From discord to dialogue to a fresh path to peace

A priest, a rabbi, a minister and some NGO workers get on a plane. While the spirit of our group was often full of good humour, the recent Council of Christians and Jews delegation to Israel and the Palestinian Territories was anything but a joke.

Over three packed days our group encountered inspiring activists, officials who shared perspectives somewhat out-of-step with those activists, and the palpable fears of Israelis and Palestinians, accentuated on the first day by news of yet another stabbing just a short distance from our group at Damascus Gate.

The programme highlighted the many inspiring people and groups working on inter-communal relations within Israel proper and across the Green Line.

I was particularly impressed and moved by Ayman Odeh MK’s leadership on fostering positive political engagement and delivering tangible improvements for Palestinian citizens of Israel; Hana Bendcowsky, programme director for the Jerusalem Centre for Christian-Jewish relations, for her commitment to harnessing the best of religious teaching and community leadership; Sami Awad, executive director of the Holy Land Trust, who adopts spiritual counselling in conflict resolution and brings together Israelis living over the Green Line with their Palestinian neighbours; and the team at Shaare Tzedek for their resilience while treating terrorists alongside their victims and revolutionary approaches to paediatric medicine, serving mostly children from Charedi and Arab families.

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We did not shy away from the harsh realities that demonstrate the chasm that exists between the supposed desire of the majorities in both societies for peace and the likelihood of any immediate or significant progress towards a settlement of this conflict.

There were disagreements in our group about the history, as well as the agency and responsibility of both Israelis and Palestinians, and especially their leaders, regarding the current intractable situation.

Nevertheless, as a proud Zionist Jew, hearing from Palestinians about their day-to-day struggles under military occupation, as well as some victims of the recent surge in Israeli ultra-nationalist violence (Price Tag), the most challenging part of my experience was balancing a need to express my love and defence of Israel and Zionism with an acknowledgment that Zionism is, at the very least, partly responsible for the current awful reality facing a whole people.

Another challenge was that despite good intentions, it often felt that many people – within the group and among those we met – were not speaking the same language, standing in the same place but clearly not on common ground.

One of my pet hate phrases, “co-religionists”, came up, indicating how “faith” doesn’t translate neatly when seeking to encompass the culture, peoplehood, civilisation, and, yes, religious belief and practice, that is Judaism and Jewish identify.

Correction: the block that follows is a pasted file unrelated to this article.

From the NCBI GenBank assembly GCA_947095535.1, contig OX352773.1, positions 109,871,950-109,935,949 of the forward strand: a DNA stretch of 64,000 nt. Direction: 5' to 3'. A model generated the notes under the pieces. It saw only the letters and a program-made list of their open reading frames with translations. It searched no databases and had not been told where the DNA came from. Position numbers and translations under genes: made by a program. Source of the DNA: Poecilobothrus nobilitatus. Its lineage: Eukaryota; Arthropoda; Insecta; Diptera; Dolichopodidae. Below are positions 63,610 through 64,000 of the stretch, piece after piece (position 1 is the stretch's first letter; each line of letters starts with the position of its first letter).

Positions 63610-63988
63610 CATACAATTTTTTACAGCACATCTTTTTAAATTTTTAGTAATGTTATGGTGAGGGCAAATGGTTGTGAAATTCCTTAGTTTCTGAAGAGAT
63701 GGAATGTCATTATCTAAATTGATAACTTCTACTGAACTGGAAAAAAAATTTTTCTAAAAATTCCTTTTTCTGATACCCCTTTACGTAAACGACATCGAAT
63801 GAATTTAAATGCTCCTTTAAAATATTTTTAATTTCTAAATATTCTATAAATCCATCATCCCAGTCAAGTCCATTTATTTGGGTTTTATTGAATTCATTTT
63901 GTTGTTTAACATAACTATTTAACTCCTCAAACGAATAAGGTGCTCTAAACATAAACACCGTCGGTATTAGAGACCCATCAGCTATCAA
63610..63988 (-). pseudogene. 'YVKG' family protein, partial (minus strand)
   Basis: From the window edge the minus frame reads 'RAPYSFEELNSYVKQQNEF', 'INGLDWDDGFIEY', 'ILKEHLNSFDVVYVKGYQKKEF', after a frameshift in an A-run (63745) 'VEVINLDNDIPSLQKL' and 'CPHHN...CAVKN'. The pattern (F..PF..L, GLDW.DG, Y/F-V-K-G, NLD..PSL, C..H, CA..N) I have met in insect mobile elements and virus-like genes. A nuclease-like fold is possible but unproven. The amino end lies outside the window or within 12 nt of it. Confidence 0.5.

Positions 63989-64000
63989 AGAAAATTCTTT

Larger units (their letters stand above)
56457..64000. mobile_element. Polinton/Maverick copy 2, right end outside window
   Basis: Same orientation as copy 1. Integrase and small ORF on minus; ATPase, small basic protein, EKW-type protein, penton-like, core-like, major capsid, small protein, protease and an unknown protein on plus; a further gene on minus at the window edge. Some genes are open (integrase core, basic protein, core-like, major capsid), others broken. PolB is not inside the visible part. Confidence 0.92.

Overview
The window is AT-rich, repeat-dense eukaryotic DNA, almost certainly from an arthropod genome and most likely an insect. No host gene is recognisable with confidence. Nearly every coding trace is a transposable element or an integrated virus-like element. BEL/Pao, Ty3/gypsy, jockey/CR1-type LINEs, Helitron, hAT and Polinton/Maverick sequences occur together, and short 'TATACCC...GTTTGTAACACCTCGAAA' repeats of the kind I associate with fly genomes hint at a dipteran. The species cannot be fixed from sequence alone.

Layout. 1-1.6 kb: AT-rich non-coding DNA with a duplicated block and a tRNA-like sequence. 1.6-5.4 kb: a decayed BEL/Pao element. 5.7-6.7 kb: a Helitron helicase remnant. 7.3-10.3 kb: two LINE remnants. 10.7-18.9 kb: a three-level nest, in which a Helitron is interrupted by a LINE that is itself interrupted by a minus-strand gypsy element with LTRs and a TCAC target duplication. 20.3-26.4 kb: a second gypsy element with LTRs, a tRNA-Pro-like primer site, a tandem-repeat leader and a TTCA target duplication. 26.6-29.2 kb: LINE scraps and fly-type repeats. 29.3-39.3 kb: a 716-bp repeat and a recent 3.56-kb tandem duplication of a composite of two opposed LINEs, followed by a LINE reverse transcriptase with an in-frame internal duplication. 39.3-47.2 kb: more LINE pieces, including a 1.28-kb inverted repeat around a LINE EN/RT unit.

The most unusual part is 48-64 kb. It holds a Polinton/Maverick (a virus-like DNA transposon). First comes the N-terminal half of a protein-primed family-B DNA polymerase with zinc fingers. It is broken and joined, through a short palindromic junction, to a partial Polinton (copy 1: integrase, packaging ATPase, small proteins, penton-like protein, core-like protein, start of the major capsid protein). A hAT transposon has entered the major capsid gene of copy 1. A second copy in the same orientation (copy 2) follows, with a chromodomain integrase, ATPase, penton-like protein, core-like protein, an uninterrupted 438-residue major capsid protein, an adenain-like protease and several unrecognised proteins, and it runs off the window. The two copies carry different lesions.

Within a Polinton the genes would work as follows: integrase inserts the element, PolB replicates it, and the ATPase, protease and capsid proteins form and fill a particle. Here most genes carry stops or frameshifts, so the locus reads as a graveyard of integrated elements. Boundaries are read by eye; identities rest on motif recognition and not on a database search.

Much of Christian or the left’s engagement with Israel isn’t on the same page as many of us within the Jewish Zionist left, as there appears to be a lack of appreciation for the deep historical and communal ties that drive Zionism and our collective identity.

Similarly, too often, some within the Jewish or Zionist tent hear pro-Palestinian as synonymous with anti-Israel.

Our group included passionate activists committed to supporting the Palestinian people and their fight for statehood.

While I’m not blind to the fact that some of their fellow travellers are driven by hostility towards Israel (and in some fringe cases antipathy towards Jews), pro-Palestinian leaders on our delegation were motivated by the highest values of social justice and genuinely committed to appreciating Israeli and Jewish perspectives.

We were all eager to export calm engagement from UK inter-communal relations, rather than import hate into our communities in Britain.
Perhaps the most reassuring part of the experience came from our group interactions, where there was as much diversity of opinion and relationship within each culture’s representatives as there was across the whole group.

This highlighted that, despite the sloganeering narratives we hear from some, only by embracing complexity and context, and genuinely seeking to understand – not agree with – the variety of perspectives held by Israelis, Palestinians, and all connected to their plight, can we hope to move from discord towards dialogue, and hopefully edge closer towards peace.

• David has worked at UJIA, JHub and UJS on social action projects and training on Israel

About the Author
David Davidi-Brown is Executive Director of the Union of Jewish Students (UJS)
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